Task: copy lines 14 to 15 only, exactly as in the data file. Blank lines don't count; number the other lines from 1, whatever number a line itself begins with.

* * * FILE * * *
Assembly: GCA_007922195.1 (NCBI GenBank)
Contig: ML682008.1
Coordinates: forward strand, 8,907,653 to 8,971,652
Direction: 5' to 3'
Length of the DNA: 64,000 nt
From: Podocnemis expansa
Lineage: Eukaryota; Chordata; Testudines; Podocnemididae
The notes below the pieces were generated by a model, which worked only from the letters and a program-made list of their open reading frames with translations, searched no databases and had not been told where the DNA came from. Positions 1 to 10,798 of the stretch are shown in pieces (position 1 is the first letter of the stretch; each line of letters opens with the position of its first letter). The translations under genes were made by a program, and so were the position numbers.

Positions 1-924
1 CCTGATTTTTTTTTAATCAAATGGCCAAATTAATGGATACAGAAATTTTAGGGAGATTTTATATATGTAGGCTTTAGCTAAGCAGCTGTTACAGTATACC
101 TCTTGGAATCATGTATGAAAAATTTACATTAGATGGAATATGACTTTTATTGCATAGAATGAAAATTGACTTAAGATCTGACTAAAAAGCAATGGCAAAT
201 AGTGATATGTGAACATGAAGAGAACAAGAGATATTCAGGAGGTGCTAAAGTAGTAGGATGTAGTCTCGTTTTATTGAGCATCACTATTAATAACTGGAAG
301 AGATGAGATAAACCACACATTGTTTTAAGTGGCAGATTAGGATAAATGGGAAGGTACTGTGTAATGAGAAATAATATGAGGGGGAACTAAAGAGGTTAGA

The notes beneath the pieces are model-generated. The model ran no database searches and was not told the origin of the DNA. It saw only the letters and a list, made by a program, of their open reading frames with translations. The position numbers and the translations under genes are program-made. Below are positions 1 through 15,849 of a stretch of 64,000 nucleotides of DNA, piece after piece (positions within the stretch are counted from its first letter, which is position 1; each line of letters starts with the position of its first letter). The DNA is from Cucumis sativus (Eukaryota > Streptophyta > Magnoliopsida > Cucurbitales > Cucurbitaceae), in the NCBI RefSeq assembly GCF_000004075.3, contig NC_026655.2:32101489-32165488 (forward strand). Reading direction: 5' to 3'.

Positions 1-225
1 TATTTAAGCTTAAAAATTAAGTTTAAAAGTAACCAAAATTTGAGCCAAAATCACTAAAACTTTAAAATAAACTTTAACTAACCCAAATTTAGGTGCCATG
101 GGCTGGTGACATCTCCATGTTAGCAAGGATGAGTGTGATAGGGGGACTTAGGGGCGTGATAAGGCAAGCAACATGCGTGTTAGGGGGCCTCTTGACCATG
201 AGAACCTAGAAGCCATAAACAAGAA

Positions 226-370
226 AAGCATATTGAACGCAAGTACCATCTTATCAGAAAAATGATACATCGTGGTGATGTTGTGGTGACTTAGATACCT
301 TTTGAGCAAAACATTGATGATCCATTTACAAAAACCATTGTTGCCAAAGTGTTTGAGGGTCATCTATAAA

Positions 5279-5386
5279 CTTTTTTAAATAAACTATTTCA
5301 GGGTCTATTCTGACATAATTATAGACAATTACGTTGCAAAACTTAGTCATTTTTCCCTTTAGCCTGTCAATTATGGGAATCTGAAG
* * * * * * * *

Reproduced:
The notes beneath the pieces are model-generated. The model ran no database searches and was not told the origin of the DNA. It saw only the letters and a list, made by a program, of their open reading frames with translations. The position numbers and the translations under genes are program-made. Below are positions 1 through 15,849 of a stretch of 64,000 nucleotides of DNA, piece after piece (positions within the stretch are counted from its first letter, which is position 1; each line of letters starts with the position of its first letter). The DNA is from Cucumis sativus (Eukaryota > Streptophyta > Magnoliopsida > Cucurbitales > Cucurbitaceae), in the NCBI RefSeq assembly GCF_000004075.3, contig NC_026655.2:32101489-32165488 (forward strand). Reading direction: 5' to 3'.

Positions 1-225